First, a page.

'Cremation pollution' is real and must be addressed, says EcoWaste Coalition

Smoke coming from crematoriums--which have become more active as a result of the coronavirus disease (COVID-19) pandemic--is causing a legitimate air pollution issue.

(Photo by Ryunosuke Kikuno/ Unsplash)

In this regard, pollution watchdog EcoWaste Coalition urged crematorium operators on Thursday, April 29 to employ remedial measures to control the smoke coming from their facilities, which are in the business of burning corpses.

“Crematorium operators should waste no time in assessing their compliance to environmental regulations following these incidents,” said Thony Dizon, chemical safety campaigner of EcoWaste Coalition.

“They need not wait for aggrieved citizens to turn to the media or for a video of thick smoke billowing from the stack to go viral before taking the right action,” he pointed out.

The group noted that residents of Muntinlupa City and Santa Rosa have voiced their complaints on television regarding the stinking odor and thick smoke coming from public crematoriums not far from their homes.

“The exceptional demand for bodies to be cremated amid the COVID-19 pandemic is no excuse to downplay the right of citizens to clean air. It’s a basic right protected by law," Dizon stressed.

Republic Act (RA) No. 8749, or the Clean Air Act, recognizes the people’s “right to breathe clean air” and directs the state to guarantee its enjoyment by all, he said.

EcoWaste Coalition further reckoned that crematoriums must have valid permits to operate as well as be registered with the Department of Environment and Natural Resources-Environmental Management Bureau (DENR-EMB) as a hazardous waste generator.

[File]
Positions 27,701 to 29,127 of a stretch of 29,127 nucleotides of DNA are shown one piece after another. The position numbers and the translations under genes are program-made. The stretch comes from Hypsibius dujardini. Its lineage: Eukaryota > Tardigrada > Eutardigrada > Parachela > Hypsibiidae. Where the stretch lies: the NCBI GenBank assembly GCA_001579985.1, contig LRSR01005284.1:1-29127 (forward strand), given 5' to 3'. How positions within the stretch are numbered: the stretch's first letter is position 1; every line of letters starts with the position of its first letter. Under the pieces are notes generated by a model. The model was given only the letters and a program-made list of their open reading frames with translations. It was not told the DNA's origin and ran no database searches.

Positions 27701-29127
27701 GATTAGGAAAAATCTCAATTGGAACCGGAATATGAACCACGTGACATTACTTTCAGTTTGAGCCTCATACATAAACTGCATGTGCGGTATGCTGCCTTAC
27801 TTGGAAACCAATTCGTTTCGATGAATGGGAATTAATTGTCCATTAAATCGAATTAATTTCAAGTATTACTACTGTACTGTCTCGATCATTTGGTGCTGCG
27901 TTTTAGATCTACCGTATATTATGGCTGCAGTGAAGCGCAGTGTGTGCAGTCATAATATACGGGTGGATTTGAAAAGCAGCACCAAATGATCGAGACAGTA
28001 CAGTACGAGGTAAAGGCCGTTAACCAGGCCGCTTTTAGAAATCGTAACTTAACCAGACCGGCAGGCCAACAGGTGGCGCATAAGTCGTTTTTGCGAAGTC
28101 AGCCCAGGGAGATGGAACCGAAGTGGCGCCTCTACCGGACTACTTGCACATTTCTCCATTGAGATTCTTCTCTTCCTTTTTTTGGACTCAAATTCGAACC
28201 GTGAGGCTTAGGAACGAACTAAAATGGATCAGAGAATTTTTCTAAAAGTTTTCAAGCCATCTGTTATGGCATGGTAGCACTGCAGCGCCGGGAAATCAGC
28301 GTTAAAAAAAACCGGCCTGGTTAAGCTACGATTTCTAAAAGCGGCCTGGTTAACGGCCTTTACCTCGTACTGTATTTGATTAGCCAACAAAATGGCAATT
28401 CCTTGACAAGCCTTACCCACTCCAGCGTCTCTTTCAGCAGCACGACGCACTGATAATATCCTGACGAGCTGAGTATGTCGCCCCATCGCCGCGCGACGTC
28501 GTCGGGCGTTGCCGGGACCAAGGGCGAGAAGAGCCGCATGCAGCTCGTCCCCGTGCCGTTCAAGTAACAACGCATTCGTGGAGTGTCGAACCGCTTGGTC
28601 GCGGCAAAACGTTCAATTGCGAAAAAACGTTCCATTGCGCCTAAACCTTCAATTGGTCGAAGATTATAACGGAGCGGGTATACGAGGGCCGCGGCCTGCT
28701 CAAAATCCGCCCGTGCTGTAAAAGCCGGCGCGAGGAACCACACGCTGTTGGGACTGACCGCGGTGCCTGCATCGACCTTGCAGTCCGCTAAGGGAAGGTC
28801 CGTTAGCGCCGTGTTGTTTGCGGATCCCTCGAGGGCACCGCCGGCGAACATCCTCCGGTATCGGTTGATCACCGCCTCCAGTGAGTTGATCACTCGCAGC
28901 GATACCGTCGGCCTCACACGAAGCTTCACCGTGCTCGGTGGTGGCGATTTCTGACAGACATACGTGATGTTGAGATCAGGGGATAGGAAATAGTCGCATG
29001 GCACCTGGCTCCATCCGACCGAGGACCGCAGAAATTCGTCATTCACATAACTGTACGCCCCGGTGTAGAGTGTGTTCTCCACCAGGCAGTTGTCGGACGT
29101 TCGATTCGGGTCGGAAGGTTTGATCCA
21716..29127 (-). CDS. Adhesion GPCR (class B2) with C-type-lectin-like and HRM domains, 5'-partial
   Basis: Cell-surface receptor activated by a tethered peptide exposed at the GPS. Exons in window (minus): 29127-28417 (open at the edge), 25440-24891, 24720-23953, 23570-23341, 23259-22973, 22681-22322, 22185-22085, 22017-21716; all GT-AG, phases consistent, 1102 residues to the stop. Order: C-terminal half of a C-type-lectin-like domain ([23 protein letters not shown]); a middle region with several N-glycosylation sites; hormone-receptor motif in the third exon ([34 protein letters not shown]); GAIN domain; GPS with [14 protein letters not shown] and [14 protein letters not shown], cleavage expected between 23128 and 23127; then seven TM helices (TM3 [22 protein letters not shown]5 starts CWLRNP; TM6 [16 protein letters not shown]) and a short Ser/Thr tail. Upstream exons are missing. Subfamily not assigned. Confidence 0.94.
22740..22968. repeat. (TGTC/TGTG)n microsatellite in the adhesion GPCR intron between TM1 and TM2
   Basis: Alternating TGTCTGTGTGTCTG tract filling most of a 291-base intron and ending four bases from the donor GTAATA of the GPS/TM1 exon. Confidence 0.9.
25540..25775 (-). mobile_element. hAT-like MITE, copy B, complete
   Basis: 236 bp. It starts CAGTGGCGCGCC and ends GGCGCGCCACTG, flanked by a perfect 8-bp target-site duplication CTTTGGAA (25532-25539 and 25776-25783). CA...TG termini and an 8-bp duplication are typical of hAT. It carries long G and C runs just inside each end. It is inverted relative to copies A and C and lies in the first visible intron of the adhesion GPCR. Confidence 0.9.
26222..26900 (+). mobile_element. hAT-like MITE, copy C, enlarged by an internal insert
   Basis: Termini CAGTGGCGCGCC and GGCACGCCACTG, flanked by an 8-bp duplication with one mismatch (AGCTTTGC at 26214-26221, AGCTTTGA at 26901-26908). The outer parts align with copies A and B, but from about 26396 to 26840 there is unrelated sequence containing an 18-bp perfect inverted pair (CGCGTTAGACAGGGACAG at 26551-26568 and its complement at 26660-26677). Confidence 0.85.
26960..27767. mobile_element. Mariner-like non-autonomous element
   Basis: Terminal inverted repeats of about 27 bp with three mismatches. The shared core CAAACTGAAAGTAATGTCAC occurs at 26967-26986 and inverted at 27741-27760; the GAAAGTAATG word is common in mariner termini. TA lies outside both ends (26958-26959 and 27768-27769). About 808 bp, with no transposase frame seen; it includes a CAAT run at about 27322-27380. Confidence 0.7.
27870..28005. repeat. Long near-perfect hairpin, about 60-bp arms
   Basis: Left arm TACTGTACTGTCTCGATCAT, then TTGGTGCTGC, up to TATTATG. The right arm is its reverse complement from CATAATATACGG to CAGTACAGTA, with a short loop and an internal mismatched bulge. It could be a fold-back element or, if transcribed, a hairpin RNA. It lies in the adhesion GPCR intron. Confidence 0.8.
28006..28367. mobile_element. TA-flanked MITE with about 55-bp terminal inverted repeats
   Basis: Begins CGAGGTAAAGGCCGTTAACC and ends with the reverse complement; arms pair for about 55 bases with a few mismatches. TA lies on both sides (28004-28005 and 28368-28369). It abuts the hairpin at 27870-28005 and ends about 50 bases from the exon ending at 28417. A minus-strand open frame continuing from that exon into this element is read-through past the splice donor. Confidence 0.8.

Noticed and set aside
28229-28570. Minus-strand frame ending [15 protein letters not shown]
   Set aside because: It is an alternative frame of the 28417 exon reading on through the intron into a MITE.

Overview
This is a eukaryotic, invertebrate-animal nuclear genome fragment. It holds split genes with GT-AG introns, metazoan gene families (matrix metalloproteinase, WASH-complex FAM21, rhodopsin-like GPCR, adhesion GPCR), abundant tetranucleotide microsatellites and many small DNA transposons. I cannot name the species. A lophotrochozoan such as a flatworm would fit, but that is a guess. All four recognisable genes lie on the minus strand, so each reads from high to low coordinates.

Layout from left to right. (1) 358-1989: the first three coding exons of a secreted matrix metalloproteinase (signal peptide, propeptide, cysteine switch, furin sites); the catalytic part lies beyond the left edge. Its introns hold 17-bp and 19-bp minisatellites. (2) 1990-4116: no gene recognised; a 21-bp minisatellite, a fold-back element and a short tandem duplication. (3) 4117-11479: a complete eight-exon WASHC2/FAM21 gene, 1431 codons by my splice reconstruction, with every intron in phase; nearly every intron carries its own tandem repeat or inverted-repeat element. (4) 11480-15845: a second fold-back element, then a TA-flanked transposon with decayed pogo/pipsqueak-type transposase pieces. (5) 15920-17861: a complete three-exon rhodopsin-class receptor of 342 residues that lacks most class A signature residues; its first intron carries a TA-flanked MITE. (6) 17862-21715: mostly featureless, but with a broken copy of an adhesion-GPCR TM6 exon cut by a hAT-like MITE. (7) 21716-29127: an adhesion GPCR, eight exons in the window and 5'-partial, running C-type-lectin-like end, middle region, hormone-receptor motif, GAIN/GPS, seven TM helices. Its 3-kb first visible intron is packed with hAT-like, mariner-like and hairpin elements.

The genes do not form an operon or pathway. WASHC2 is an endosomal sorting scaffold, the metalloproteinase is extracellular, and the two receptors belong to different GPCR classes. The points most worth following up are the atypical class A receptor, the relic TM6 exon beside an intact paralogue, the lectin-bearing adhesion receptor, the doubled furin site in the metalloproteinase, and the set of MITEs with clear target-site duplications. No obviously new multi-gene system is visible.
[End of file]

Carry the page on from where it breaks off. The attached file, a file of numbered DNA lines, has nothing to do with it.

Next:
Every crematorium should have an accredited pollution control officer and should be equipped with the necessary pollution prevention and control devices to keep emissions within the allowable limits, the group said.

Dizon said that "while we lack local data on pollutants released by crematoria and their health impacts, it’s no secret that cremators release hazardous air pollutants."

A 2018 study on the “Emission Characteristics of Harmful Air Pollutants from Cremators in Beijing, China” showed that emissions from facilities directly discharging flue gas exceed standards.

“The process of corpse cremation generates numerous harmful air pollutants, including particulate matter, sulfur dioxide, nitrogen oxides, volatile organic compounds, and heavy metals,” the report said, adding “these pollutants could have severe effects on the surrounding environment and human health.”

A more recent paper on “Crematoria Emissions and Air Quality Impacts” published in 2020 by the National Collaborating Centre for Environmental Health in Canada said “the pollutants of most concern are those known to be toxic to humans and which can bioaccumulate in tissues (for example, dioxins/furans and mercury) as well as fine particulate matter (PM 2.5), which can negatively impact the heart and lungs and is associated with some chronic illnesses and adverse birth outcomes.”